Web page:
The Shared African Ancestry of All Humans
Updated on March 8, 2024
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The Shared African Ancestry of All Humans

Extensive evidence supports the theory that modern humans (Homo sapiens) originated in Africa—from genetic, fossil, to archaeological evidence.

Today’s global genetic diversity stems from these African ancestors and their migrations out of the continent.

  • The Evidence – Studies show that the first anatomically modern humans emerged in Africa, and migrations from there spread our species across the globe.
  • Genetic Bottleneck – When populations left Africa, they carried only a subset of the genetic diversity found within Africa itself. This is why people of non-African descent tend to have less overall genetic variation.
  • Neanderthal DNA – Individuals of European or Asian descent often have around 1-4% of their DNA from Neanderthals, who lived outside Africa. Those of primarily African descent have significantly less Neanderthal DNA, highlighting that interbreeding happened after the out-of-Africa migrations.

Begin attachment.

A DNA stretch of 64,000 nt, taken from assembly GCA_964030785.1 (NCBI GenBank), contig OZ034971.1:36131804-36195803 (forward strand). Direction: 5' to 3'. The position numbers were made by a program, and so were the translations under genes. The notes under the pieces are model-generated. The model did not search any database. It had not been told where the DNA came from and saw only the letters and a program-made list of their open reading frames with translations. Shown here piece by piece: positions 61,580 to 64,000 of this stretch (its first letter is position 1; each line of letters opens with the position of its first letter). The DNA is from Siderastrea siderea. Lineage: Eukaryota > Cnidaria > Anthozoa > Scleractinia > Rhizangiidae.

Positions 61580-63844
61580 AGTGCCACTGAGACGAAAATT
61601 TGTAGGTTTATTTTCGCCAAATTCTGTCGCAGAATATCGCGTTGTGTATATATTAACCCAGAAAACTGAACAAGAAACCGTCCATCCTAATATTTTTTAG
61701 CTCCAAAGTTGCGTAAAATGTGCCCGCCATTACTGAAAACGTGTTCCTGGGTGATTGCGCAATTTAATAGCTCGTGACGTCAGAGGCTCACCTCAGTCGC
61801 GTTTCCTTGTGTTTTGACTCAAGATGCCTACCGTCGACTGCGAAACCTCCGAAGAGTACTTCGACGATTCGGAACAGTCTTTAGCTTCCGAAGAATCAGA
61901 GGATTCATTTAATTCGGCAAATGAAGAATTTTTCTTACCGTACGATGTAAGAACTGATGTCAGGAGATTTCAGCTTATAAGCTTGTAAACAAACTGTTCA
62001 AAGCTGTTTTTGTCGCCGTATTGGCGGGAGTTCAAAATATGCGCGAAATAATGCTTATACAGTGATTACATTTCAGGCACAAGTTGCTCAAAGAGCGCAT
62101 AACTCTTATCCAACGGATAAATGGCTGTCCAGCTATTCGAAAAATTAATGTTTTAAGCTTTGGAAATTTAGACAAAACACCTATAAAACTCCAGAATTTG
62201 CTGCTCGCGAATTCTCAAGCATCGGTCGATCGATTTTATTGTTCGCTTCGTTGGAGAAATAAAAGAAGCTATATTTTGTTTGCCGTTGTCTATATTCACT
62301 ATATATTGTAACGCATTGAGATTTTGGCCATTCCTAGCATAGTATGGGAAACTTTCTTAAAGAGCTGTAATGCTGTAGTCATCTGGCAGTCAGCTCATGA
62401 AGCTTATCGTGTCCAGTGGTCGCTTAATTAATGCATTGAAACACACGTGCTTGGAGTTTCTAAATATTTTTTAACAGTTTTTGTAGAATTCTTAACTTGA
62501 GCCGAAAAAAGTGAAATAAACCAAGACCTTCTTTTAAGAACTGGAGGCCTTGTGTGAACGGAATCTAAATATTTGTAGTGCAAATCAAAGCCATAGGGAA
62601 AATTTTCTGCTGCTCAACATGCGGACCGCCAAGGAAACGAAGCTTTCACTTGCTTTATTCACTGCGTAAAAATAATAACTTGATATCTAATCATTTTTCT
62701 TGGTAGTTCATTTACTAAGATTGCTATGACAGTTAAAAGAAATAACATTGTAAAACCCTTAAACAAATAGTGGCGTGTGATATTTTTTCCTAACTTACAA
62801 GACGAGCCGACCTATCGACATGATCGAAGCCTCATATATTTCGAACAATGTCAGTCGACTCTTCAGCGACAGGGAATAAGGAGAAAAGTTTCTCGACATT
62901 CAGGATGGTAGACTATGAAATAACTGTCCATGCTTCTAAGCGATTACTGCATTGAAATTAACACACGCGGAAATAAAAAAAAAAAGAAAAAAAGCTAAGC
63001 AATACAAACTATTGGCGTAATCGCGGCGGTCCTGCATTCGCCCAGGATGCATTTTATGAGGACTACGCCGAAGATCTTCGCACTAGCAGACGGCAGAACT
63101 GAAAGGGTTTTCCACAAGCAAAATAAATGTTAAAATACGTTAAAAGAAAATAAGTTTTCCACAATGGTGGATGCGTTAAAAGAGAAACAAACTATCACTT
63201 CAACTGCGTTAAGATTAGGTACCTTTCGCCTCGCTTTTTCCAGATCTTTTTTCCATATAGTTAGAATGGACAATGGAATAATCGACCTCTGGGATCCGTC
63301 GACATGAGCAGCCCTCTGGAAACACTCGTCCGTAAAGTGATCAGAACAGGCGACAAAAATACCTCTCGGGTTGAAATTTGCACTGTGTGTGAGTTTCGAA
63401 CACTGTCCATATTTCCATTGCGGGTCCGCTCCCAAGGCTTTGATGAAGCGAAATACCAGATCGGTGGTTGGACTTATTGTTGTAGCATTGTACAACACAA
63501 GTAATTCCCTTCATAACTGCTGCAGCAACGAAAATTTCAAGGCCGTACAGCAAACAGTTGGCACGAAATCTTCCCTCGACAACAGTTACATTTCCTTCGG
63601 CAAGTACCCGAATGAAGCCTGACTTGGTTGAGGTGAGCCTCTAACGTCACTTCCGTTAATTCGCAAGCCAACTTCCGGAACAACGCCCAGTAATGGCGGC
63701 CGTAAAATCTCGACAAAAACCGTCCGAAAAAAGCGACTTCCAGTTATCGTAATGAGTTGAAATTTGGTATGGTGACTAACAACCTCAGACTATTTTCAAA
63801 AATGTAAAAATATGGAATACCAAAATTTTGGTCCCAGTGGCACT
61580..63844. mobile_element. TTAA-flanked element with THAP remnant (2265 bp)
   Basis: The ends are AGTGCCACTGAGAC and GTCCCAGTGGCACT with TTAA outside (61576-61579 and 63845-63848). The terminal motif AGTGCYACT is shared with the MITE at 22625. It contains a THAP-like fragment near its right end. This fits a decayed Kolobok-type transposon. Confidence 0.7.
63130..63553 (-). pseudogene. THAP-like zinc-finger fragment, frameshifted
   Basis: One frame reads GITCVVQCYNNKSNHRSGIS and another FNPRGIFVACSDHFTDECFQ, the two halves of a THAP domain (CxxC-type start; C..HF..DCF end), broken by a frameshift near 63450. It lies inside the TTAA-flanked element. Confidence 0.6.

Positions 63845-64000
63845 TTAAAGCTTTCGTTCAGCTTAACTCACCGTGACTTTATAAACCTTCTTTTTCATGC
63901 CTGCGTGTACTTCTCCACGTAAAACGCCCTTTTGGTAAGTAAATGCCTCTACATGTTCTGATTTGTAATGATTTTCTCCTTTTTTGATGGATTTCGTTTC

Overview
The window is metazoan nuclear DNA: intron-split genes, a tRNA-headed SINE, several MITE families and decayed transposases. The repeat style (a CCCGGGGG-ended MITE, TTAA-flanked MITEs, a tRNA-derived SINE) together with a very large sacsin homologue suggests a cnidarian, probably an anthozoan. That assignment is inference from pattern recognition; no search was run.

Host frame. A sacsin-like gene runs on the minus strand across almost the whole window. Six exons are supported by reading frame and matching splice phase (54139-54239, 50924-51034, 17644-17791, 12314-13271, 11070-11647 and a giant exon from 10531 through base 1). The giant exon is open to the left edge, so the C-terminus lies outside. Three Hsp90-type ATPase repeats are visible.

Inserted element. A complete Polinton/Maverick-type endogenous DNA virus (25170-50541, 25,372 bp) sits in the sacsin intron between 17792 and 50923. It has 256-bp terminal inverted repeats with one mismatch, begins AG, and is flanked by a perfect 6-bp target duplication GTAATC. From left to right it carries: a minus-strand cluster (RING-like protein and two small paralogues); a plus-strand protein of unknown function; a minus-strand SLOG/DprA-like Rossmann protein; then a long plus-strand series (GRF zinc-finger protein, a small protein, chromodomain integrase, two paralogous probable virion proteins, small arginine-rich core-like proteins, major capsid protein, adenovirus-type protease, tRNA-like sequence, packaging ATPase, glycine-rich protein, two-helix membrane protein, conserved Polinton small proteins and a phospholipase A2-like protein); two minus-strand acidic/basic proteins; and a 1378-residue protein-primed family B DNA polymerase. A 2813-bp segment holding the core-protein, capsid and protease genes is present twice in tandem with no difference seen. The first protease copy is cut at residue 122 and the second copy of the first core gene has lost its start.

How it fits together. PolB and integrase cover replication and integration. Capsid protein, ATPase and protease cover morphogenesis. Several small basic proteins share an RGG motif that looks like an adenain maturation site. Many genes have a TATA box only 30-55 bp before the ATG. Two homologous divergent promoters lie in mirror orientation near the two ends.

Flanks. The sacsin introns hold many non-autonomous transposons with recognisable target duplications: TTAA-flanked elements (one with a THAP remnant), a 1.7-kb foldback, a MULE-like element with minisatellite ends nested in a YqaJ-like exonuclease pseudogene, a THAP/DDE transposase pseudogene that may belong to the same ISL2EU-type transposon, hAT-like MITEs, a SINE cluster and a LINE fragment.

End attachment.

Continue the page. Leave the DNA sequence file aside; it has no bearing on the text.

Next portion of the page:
The Shared African Ancestry of All Humans 2

Nuances and Ongoing Research

While all humans trace their ancestry back to Africa, the exact percentage of African DNA in any individual varies greatly. Factors like later migrations and interbreeding create a complex picture.

Additionally, recent studies suggest multiple origins within Africa itself rather than a single starting point.

Genetic research strongly indicates that Africa is the birthplace of humanity. Though everyone has African ancestors, the percentage of African DNA within a person’s genome depends on their specific lineage and the complex interplay of migrations and interbreeding throughout history.

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Updated on March 8, 2024
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Updated on March 8, 2024
Angela Natividad
Angela Natividad
Content Contributor
Angela is a full-time digital content manager and editor for Know Your DNA. She also contributes freelance articles to several local and international websites when she has the time. She's always been a voracious believer in finding the truth and ensuring the science is sound.